U.S. President Barack Obama says the new U.S. nuclear strategy is a "significant step forward" in reducing the role of nuclear weapons in the U.S. national security strategy.
In a statement, the president says the Nuclear Posture Review focuses on reducing nuclear dangers while maintaining an effective nuclear deterrent. He says, for the first time, preventing nuclear proliferation and nuclear terrorism are at the top of the U.S. nuclear agenda.
Defense Secretary Robert Gates says the U.S. will not use or threaten to use nuclear weapons against non-nuclear weapons states that are in compliance with the Nuclear Non-Proliferation Treaty and its obligations.
But he says if any of those states attacked the United States or its allies with chemical or biological weapons, it would face the prospect of a "devastating conventional military response." He notes the U.S. reserves the right to make adjustments to the policy.
The defense chief says the policy document has a strong message for North Korea and Iran -- that all options are under consideration in dealing with them.
Secretary of State Hillary Clinton says the document represents a "milestone" (a significant point) in the transformation of U.S. nuclear forces and how the country approaches nuclear issues.
The review says the massive U.S. nuclear arsenal from the Cold War-era is "poorly suited" to address the current global challenges of terrorists and unfriendly regimes that seek nuclear weapons. It says it is essential the U.S. better align itself to address those priorities.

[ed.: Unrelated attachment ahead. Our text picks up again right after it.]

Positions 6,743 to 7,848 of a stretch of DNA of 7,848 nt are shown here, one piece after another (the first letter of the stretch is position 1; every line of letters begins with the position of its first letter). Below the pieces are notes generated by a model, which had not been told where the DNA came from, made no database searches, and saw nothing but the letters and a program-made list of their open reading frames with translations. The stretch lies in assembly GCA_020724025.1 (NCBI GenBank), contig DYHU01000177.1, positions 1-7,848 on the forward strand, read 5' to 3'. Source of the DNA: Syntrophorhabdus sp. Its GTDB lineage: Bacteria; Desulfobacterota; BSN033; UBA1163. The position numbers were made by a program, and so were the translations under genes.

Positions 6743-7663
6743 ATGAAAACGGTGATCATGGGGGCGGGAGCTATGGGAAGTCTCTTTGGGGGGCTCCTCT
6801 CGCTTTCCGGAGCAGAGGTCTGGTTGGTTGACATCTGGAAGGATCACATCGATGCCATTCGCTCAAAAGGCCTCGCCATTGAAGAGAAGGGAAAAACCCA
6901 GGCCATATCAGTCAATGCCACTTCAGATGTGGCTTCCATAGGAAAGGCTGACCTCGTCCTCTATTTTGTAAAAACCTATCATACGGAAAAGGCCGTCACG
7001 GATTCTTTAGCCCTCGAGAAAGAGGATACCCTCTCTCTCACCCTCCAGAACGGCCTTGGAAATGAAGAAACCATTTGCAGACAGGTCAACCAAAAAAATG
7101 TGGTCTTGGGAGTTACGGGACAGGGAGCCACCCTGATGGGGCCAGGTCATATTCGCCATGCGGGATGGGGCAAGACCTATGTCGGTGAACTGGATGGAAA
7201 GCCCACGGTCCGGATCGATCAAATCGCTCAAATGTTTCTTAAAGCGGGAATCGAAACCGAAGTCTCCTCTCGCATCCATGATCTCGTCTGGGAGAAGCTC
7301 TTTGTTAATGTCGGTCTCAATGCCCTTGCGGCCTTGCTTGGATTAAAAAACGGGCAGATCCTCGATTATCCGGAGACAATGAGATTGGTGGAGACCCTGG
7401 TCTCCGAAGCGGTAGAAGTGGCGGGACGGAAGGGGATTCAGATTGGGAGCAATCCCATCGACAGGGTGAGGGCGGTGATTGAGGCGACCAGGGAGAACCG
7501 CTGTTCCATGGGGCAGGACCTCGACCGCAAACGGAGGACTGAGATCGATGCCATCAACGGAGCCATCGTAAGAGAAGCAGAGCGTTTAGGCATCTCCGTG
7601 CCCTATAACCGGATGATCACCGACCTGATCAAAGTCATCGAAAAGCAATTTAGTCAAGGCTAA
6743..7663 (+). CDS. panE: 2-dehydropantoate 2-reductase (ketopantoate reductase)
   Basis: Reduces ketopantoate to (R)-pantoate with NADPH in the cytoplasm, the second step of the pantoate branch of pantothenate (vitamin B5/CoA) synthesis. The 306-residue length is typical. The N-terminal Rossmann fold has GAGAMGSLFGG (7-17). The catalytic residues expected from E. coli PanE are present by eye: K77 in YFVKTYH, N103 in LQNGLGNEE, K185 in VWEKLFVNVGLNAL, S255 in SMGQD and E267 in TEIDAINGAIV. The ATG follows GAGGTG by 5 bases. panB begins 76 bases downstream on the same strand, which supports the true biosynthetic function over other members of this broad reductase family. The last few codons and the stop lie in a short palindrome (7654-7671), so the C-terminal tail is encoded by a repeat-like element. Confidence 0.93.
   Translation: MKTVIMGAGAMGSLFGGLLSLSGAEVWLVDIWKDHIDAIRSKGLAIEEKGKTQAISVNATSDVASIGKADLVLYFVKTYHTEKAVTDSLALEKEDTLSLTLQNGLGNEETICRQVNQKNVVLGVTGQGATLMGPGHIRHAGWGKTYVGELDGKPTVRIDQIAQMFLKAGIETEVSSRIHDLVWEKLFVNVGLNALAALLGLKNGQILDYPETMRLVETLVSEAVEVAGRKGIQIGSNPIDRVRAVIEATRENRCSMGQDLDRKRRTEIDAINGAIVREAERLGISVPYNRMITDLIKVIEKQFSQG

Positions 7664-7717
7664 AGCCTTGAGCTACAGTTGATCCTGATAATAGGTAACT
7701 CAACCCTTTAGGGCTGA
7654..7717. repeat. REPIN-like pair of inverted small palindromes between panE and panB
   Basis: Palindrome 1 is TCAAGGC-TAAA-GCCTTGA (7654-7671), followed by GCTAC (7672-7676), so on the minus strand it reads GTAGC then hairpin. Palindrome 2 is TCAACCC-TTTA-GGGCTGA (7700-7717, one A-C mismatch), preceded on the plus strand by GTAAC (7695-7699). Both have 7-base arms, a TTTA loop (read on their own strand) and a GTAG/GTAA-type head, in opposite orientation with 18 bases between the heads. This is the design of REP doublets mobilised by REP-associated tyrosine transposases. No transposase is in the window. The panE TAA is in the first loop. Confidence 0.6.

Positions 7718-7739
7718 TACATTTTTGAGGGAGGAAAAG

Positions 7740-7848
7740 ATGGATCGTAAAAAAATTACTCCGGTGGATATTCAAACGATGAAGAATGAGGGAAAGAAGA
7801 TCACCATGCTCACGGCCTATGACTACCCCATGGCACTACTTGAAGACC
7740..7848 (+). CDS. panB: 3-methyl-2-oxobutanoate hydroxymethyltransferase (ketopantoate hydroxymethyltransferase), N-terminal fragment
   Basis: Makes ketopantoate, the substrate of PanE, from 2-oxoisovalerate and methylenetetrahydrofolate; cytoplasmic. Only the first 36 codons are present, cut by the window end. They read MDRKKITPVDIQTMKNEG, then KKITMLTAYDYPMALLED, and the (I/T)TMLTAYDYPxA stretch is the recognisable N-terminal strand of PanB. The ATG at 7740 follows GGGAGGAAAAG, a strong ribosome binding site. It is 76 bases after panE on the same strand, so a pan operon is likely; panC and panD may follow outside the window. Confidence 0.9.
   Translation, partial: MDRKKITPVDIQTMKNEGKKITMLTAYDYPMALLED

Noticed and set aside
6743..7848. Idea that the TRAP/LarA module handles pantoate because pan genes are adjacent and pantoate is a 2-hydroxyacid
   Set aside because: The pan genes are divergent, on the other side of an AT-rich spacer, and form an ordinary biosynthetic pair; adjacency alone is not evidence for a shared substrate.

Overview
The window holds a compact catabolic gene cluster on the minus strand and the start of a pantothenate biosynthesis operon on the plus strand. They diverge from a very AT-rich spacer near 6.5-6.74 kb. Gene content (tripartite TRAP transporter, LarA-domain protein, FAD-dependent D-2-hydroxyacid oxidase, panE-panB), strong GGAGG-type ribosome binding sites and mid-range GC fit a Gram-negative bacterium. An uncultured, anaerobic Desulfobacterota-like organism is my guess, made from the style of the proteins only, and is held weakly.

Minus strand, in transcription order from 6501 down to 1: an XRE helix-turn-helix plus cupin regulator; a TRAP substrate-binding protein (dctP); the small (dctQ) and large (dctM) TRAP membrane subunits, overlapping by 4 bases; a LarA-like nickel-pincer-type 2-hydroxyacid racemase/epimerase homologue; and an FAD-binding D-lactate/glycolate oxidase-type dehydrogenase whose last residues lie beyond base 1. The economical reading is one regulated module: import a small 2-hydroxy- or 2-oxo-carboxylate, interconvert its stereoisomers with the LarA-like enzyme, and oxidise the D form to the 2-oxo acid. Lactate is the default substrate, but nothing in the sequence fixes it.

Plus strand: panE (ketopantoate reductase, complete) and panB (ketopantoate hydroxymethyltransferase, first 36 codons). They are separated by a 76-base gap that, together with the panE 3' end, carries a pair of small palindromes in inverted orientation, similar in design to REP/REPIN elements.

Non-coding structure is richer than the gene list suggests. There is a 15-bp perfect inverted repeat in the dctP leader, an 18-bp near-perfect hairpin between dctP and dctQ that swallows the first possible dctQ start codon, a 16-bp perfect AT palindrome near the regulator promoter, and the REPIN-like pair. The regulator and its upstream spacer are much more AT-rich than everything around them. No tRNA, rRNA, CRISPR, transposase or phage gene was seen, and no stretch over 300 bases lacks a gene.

It says the changes in the international climate in recent years allow the United States to fulfill national security objectives with significantly lower nuclear force levels and reduced reliance on nuclear weapons.
It says that with the reduction of its nuclear weapons, the United States will be in a stronger position to persuade other countries to join efforts in non-proliferation and securing nuclear weapons.
The U.S. Congress requires each new administration to release a plan for use of nuclear weapons.
It says the United States will lead expanded efforts on global nuclear non-proliferation and seek to reverse the nuclear ambitions of North Korea and Iran.
It also calls for the modernization of the aging U.S. nuclear facilities. Secretary Gates has requested $5 billion to be transferred from his agency to the Department of Energy over the next several years for that purpose.
President Obama will be in Prague Thursday to sign a new arms control agreement with Russia. It reduces by about one-third the number of nuclear weapons either country could deploy.
The signing would come one year after President Obama gave a speech in the Czech capital laying out his vision of a nuclear-free world.
Russian Foreign Minister Sergei Lavrov warned Tuesday that Moscow reserves the right to withdraw from that treaty, if future U.S. anti-missile shields were to threaten its security.
Next week, Mr. Obama hosts a two-day global nuclear security summit in Washington. A White House spokesman says the president will focus on "locking down loose nuclear material," so it does not fall into the hands of terrorists or dangerous states.